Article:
Amid surging demand for syringes, a new investment supports long-term supply on the African continent

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Over the past decade, predicting the demand for syringes was relatively straightforward. After accounting for population growth and routine childhood immunization needs, new orders were placed and millions of syringes arrived at their destinations with little fanfare. That all changed with COVID-19 vaccines. Suddenly, demand for syringes skyrocketed. Meanwhile, the need for routine immunizations—for diseases such as measles, whooping cough, polio, and more—didn’t stop. Syringe shortages are looming.

Syringe shortfalls in low- and middle-income countries (LMICs) could exceed 1 billion in 2022. It has become clear that syringe manufacturing needs to be ramped up—but where, and how?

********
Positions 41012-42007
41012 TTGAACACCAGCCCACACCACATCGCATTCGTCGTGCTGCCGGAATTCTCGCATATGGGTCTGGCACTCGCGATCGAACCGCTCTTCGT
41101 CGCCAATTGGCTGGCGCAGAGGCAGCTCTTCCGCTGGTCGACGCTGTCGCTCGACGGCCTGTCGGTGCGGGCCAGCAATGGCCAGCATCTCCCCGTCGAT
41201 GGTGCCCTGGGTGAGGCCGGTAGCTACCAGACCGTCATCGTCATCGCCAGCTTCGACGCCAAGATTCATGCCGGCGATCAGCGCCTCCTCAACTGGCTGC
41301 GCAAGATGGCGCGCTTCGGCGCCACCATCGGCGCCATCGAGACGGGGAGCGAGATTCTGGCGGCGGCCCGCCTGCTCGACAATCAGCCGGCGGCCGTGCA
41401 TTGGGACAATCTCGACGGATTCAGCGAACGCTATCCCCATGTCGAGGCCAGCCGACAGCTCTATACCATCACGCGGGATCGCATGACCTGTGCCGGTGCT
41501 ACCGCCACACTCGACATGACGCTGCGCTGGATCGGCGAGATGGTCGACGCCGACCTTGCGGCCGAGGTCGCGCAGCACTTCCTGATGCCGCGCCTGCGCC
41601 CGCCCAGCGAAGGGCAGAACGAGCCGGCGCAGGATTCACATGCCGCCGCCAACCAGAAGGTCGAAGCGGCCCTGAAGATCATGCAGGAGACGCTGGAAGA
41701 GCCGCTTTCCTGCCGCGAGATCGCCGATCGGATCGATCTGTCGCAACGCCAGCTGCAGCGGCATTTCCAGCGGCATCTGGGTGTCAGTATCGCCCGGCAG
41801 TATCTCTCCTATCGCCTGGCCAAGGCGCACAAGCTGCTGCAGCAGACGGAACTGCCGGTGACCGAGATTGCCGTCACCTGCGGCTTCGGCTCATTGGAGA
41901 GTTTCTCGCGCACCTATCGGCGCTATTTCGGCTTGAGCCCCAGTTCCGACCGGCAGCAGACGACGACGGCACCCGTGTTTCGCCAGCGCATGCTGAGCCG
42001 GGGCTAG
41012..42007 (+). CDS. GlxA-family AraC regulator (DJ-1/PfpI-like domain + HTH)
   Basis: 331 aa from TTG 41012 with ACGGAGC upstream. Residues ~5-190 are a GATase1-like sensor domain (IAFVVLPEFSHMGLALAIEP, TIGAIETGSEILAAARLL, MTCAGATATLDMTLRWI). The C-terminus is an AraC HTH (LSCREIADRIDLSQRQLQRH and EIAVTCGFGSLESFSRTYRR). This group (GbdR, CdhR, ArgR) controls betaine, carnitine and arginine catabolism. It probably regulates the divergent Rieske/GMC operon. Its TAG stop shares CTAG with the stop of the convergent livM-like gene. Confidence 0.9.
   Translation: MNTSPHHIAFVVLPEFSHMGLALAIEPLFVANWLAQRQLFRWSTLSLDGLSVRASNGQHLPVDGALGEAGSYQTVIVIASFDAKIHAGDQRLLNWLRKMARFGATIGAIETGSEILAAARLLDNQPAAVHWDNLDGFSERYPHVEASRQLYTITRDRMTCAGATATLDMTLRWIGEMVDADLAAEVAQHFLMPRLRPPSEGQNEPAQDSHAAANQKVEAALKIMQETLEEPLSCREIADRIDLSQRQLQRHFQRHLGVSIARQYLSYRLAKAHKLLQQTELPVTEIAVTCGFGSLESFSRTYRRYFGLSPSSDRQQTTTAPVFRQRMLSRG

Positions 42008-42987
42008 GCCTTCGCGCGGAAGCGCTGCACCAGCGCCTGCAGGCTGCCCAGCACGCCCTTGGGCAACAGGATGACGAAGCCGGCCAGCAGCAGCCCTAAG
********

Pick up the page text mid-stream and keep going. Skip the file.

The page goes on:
Before joining the foundation’s Global Delivery Programs team as a program officer, Surabhi Rajaram spent several years working in the unheralded, yet vitally important, world of syringe manufacturing and safety. That experience gave her insight into the supply chain challenges spurred by COVID-19. Here, she shares details of a new US$3.9 million grant to a Kenyan syringe manufacturer that will address some of this shortfall while simultaneously diversifying the supplier base. Her experience also touches on larger considerations in the global supply chain, and how thoughtful coordination can improve global health.